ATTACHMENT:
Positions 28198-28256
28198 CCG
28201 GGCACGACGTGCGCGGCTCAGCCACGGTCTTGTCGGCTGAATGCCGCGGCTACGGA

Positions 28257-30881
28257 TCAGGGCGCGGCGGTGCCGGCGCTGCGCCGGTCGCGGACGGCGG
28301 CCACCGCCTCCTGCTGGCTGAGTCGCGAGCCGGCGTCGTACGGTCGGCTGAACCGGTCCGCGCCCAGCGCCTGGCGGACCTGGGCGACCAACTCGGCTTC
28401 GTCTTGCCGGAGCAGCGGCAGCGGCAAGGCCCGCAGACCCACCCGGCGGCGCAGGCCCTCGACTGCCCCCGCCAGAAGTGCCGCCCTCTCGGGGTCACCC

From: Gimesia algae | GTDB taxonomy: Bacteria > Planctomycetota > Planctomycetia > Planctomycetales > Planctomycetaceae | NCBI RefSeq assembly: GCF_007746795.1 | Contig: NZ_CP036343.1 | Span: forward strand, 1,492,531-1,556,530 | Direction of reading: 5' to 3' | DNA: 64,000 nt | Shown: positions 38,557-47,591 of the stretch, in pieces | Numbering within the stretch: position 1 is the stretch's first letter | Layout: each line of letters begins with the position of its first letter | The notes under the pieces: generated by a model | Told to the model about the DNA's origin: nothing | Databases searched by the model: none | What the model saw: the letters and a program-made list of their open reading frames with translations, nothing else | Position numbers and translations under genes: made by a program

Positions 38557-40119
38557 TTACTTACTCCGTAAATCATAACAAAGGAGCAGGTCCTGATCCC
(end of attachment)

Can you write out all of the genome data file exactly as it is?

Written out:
Positions 28198-28256
28198 CCG
28201 GGCACGACGTGCGCGGCTCAGCCACGGTCTTGTCGGCTGAATGCCGCGGCTACGGA

Positions 28257-30881
28257 TCAGGGCGCGGCGGTGCCGGCGCTGCGCCGGTCGCGGACGGCGG
28301 CCACCGCCTCCTGCTGGCTGAGTCGCGAGCCGGCGTCGTACGGTCGGCTGAACCGGTCCGCGCCCAGCGCCTGGCGGACCTGGGCGACCAACTCGGCTTC
28401 GTCTTGCCGGAGCAGCGGCAGCGGCAAGGCCCGCAGACCCACCCGGCGGCGCAGGCCCTCGACTGCCCCCGCCAGAAGTGCCGCCCTCTCGGGGTCACCC

From: Gimesia algae | GTDB taxonomy: Bacteria > Planctomycetota > Planctomycetia > Planctomycetales > Planctomycetaceae | NCBI RefSeq assembly: GCF_007746795.1 | Contig: NZ_CP036343.1 | Span: forward strand, 1,492,531-1,556,530 | Direction of reading: 5' to 3' | DNA: 64,000 nt | Shown: positions 38,557-47,591 of the stretch, in pieces | Numbering within the stretch: position 1 is the stretch's first letter | Layout: each line of letters begins with the position of its first letter | The notes under the pieces: generated by a model | Told to the model about the DNA's origin: nothing | Databases searched by the model: none | What the model saw: the letters and a program-made list of their open reading frames with translations, nothing else | Position numbers and translations under genes: made by a program

Positions 38557-40119
38557 TTACTTACTCCGTAAATCATAACAAAGGAGCAGGTCCTGATCCC